foreman," he should have been awarded the position. That the County knew of his interest
position three years ago, yet altered the means used to fill the position without notice is, at a
minimum, questionable. A review of the evidence manifests that only Demler could have
County's newly established criteria. This sort of "cherry-picking" must be viewed as
In any event, the labor agreement "provides for a trial period." However the
Demler's qualifications are evaluated, the Grievant should have received the trial period to be
"to succeed or fail on his own." The Union concludes by requesting that the Grievant be
the Gradall Foreman position or be "given the 30 day trial period provided for under the
prove that he can handle the responsibilities of the gradall foreman position."
The County's Reply Brief
The County decided not to file a reply brief.
The stipulated issue broadly questions whether the County violated the labor
awarding the Gradall Foreman position to Demler. Resolution of the issue is, however,
in scope. Article 10 governs the grievance, and resolution of the stipulated issue demands its
be applied to the December posting process. That portion of Article 10 relevant to the
set forth above.
The parties do not dispute that the Grievant is a qualified applicant for the position of
Foremen. Thus, Article 10 must be applied to a competition between qualified employes
same department as the posted position. The first sentence of the cited portion of Article 10
establishes that the County addresses a competition between qualified departmental applicants
determining their qualifications. Once this individual determination is made, a thirty-day
"trial/training period" is awarded to the most qualified applicant, unless an applicant "with
departmental seniority" has qualifications "relatively equal" to the most qualified applicant.
case, seniority prevails, and results in the senior applicant receiving the on-the-job
In a competition between qualified intra-departmental applicants, Article 10
competitive process beyond the determination of minimal qualifications to perform the posted
Thus, competing applicants may or may not each far exceed the minimum threshold of
competence. Where there is competition between qualified applicants, Article 10 demands a
comparison of the qualifications of each applicant, not a comparison of any single applicant
minimum qualifications for the job. Under Article 10, departmental seniority governs only
competing individuals possess "relatively equal qualifications." The grievance questions,
whether the Grievant could be considered qualified to perform as Gradall Foreman, but
Grievant has qualifications "relatively equal" to Demler's.
As the Union notes, this determination demands an examination of the County's
of the applicants. Regarding this determination, I do not write on a clean slate. In a prior
award between these parties, Arbitrator Bielarczyk noted:
Herein both parties acknowledge the County has the right to
determine qualifications of
applicants for a posted position and both parties acknowledge that the County can not be
unreasonable or discriminatory in its determination of an applicant's qualifications. ma-3633
ma-3707 at 6.
The governing contract language has not changed since this award, and I can see no
reason to apply a standard other than the agreed-upon standard noted in the prior award.
There is no persuasive evidence that the County acted in a discriminatory fashion. It
noted that Demler shares at least a last name with one of the creators of the written test.
is silent on whether they share anything else. Nor can Demler's past assignments to fill-in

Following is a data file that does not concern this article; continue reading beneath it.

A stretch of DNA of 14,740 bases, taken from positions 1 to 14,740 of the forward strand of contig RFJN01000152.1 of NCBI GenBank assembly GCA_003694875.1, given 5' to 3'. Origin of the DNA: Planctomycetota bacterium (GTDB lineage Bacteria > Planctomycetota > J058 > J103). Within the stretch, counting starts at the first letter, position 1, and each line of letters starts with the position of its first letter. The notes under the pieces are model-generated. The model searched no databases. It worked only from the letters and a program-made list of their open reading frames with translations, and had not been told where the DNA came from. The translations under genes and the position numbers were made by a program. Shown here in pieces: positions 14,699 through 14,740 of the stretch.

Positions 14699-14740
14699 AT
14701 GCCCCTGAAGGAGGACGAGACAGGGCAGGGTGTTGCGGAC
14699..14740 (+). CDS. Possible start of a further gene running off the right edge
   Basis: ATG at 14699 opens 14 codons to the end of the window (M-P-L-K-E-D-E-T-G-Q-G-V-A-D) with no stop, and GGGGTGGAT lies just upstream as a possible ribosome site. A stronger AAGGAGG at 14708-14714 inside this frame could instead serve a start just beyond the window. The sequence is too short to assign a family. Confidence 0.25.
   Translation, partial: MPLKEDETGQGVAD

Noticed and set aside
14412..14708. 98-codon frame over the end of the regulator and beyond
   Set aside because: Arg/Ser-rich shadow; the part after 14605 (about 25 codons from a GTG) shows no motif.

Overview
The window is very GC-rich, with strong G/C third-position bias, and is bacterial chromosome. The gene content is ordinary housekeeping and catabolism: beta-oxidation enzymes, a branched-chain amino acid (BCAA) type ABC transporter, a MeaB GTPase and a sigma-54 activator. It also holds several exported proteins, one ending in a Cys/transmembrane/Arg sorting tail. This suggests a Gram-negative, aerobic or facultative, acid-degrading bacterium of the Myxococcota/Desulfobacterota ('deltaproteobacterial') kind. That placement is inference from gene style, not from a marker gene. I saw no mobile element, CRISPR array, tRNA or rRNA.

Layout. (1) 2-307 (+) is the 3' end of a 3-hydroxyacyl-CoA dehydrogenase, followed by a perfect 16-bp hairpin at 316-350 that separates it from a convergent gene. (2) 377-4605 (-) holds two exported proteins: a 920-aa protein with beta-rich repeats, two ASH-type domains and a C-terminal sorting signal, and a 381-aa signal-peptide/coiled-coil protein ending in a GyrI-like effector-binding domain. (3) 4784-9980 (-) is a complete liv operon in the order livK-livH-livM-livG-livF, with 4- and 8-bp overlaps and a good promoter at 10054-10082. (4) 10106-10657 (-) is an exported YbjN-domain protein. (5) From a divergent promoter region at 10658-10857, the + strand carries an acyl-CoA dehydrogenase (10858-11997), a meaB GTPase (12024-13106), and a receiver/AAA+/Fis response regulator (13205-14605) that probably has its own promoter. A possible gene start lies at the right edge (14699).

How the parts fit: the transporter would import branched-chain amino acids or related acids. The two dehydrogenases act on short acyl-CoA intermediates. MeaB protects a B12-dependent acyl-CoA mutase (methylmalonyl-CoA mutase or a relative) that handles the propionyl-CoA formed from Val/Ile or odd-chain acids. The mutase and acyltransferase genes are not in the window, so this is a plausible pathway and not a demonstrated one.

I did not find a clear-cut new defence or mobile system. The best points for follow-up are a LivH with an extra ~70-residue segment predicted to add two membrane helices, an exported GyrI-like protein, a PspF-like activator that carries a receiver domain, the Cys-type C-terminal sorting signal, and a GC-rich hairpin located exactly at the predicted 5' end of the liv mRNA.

Gradall be considered evidence of discrimination. The Grievant has, in the past, been
assigned to the
Gradall crew, thus being placed at an advantage to applicants other than Demler for the
posting. Beyond this, the Grievant's experience as fill-in for the then incumbent Seal Coat
worked to his advantage in securing the Seal Coat Foreman position when it became vacant.
in part on that experience, the County awarded him that position over a more senior
applicant, and successfully defended its action before Arbitrator Bielarczyk. It is not
apparent how the type of experience that brought the Grievant his current position can
considered evidence of
discrimination in this case. In any event, it is undisputed that Haese selected the
when he was new to the job. He had no prior knowledge concerning Demler or the
is no persuasive evidence to indicate any other supervisor communicated, or would
Haese a preference for Demler or against the Grievant.
Nor can the County's conduct be characterized as capricious. The evidence
County management shared a good faith belief that past experience awarding the Gradall
position based on seniority had not produced the desired result. Grigar and his management
that the County needed Foremen who did not require extensive training and who were
acting independently. The County created the written test and the interview process to
problems. The written test reflects actual problems confronted by its Gradall Foremen. The
acted in good faith to avoid past mistakes. This cannot be characterized as capricious.
The stipulated issue thus focuses on the disputed reasonableness of the County's
determination of qualifications. As noted by the Union, this demands a review of the means
by the County to make the determination. The Union questions whether the test was a
means and whether it was reasonably administered.
There is no contention that the County lacks the contractual authority to use a test.
Article 1 nor Article 10 bars County use of a test or an interview, and each appears
to authorize their use. In any event, it is apparent that the County has tested for other
without challenge. The Grievant questions whether the County offered him the position after
denied him a prior placement as Gradall Foreman based on seniority. This ignores that he
his current position over a more senior departmental applicant. Beyond this, it ignores that